60

I am trying to delete erroneous emails based on finding the email address in the file via Linux CLI.

I can get the files with

find . | xargs grep -l [email protected]

But I cannot figure out how to delete them from there as the following code doesn't work.

rm -f | xargs find . | xargs grep -l [email protected]

8 Answers 8

86

Solution for your command:

grep -l [email protected] * | xargs rm

Or

for file in $(grep -l [email protected] *); do
    rm -i $file;
    #  ^ prompt for delete
done
2
  • 1
    For several files, you can prevent the wildcard adding too many arguments by using grep -l -R --include="*" [email protected] ./ instead Commented May 12, 2016 at 13:45
  • sudo grep -lr '/directory/youd/like/to/delete/from/' -e 'text you would like to search' | xargs rm This is what I used. I believe 2grit referenced the '-r' for recursive, which was helpful in my case.
    – JustinP
    Commented Jul 29, 2020 at 19:00
80

For safety I normally pipe the output from find to something like awk and create a batch file with each line being "rm filename"

That way you can check it before actually running it and manually fix any odd edge cases that are difficult to do with a regex

find . | xargs grep -l [email protected] | awk '{print "rm "$1}' > doit.sh
vi doit.sh // check for murphy and his law
source doit.sh
3
  • I liked your approach, but for me couldn't do it because I needed a cron job :P So I'm going with this one stackoverflow.com/a/4529188/656094
    – Panthro
    Commented Jul 24, 2015 at 11:12
  • How can I count the number of deleted files? piping the command to wc -l doesn't seem to work. Commented Aug 21, 2018 at 16:52
  • 1
    What about a find . -type f ?
    – Paolo
    Commented May 27, 2019 at 14:20
21

You can use find's -exec and -delete, it will only delete the file if the grep command succeeds. Using grep -q so it wouldn't print anything, you can replace the -q with -l to see which files had the string in them.

find . -exec grep -q '[email protected]' '{}' \; -delete
2
  • does find . -exec grep -q '[email protected]' '{}' \; -print show anything?
    – OneOfOne
    Commented Jul 8, 2014 at 23:36
  • yeah, but nothing as expected. find . |grep '[email protected]' at other hand works just fine. I'm on a mac, btw. my answer there solved it for me anyway. ;)
    – cregox
    Commented Jul 8, 2014 at 23:43
3

I liked Martin Beckett's solution but found that file names with spaces could trip it up (like who uses spaces in file names, pfft :D). Also I wanted to review what was matched so I move the matched files to a local folder instead of just deleting them with the 'rm' command:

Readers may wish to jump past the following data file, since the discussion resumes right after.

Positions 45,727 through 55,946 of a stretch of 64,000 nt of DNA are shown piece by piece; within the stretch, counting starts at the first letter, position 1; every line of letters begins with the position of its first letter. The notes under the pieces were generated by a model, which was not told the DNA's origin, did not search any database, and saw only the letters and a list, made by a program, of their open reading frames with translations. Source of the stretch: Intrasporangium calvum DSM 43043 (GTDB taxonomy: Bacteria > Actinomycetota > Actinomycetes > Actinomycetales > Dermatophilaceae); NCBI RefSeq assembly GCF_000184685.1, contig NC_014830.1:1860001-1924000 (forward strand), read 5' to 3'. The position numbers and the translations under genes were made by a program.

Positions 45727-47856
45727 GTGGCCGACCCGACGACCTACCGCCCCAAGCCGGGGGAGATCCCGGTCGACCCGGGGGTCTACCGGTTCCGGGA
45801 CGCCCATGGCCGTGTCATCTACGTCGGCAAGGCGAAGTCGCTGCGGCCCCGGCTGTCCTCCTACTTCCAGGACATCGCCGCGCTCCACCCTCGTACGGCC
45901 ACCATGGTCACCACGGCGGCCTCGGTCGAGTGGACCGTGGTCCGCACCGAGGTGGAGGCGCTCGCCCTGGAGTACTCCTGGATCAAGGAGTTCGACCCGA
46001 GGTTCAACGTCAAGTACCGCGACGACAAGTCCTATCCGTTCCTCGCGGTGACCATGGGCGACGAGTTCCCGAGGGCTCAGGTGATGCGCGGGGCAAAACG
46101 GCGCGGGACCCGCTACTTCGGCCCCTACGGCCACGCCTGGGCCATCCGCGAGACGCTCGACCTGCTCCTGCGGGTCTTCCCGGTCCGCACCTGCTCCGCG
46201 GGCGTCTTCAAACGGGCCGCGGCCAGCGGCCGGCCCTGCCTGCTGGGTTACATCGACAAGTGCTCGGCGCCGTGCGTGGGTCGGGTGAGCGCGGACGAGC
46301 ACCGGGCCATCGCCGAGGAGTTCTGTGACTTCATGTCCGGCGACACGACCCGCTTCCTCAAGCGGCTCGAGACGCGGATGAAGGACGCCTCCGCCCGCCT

# Make a folder in the current directory to put the matched files
$ mkdir -p './matched-files'

# Create a script to move files that match the grep
# NOTE: Remove "-name '*.txt'" to allow all file extensions to be searched.
# NOTE: Edit the grep argument 'something' to what you want to search for.

$ find . -name '*.txt' -print0 | xargs -0 grep -al 'something' | awk -F '\n' '{ print "mv \""$0"\" ./matched-files" }' > doit.sh

Or because its possible (in Linux, idk about other OS's) to have newlines in a file name you can use this longer, untested if works better (who puts newlines in filenames? pfft :D), version:

$ find . -name '*.txt' -print0 | xargs -0 grep -alZ 'something' | awk -F '\0' '{ for (x=1; x<NF; x++) print "mv \""$x"\" ./matched-files" }' > doit.sh

# Evaluate the file following the 'source' command as a list of commands executed in the current context:
$ source doit.sh

NOTE: I had issues where grep could not match inside files that had utf-16 encoding. See here for a workaround. In case that website disappears what you do is use grep's -a flag which makes grep treat files as text and use a regex pattern that matches any first-byte in each extended character. For example to match Entité do this:

grep -a 'Entit.e'

and if that doesn't work then try this:

grep -a 'E.n.t.i.t.e'
3

Despite Martin's safe answer, if you've got certainty of what you want to delete, such as in writing a script, I've used this with greater success than any other one-liner suggested before around here:

$ find . | grep -l [email protected] | xargs -I {} rm -rf {}

But I rather find by name:

$ find . -iname *something* | xargs -I {} echo {}
3
rm -f `find . | xargs grep -li [email protected]`

does the job better. Use `...` to run the command to offer the file names containing [email protected] (grep -l lists them, -i ignores case) to remove them with rm (-f forcibly / -i interactively).

2
find . | xargs grep -l [email protected]

how to remove:

rm -f 'find . | xargs grep -l [email protected]'
2
  • 1
    Welcome to Stack Overflow! While this code snippet may solve the question, including an explanation really helps to improve the quality of your post. Remember that you are answering the question for readers in the future, and those people might not know the reasons for your code suggestion. - From review
    – Ferrybig
    Commented Mar 14, 2016 at 9:51
  • Find works, remove not (centos 6) Commented Oct 2, 2022 at 18:47
1

Quick and efficent. Replace find_files_having_this_text with the text you want to search.

grep -Ril 'find_files_having_this_text'  . |  xargs rm

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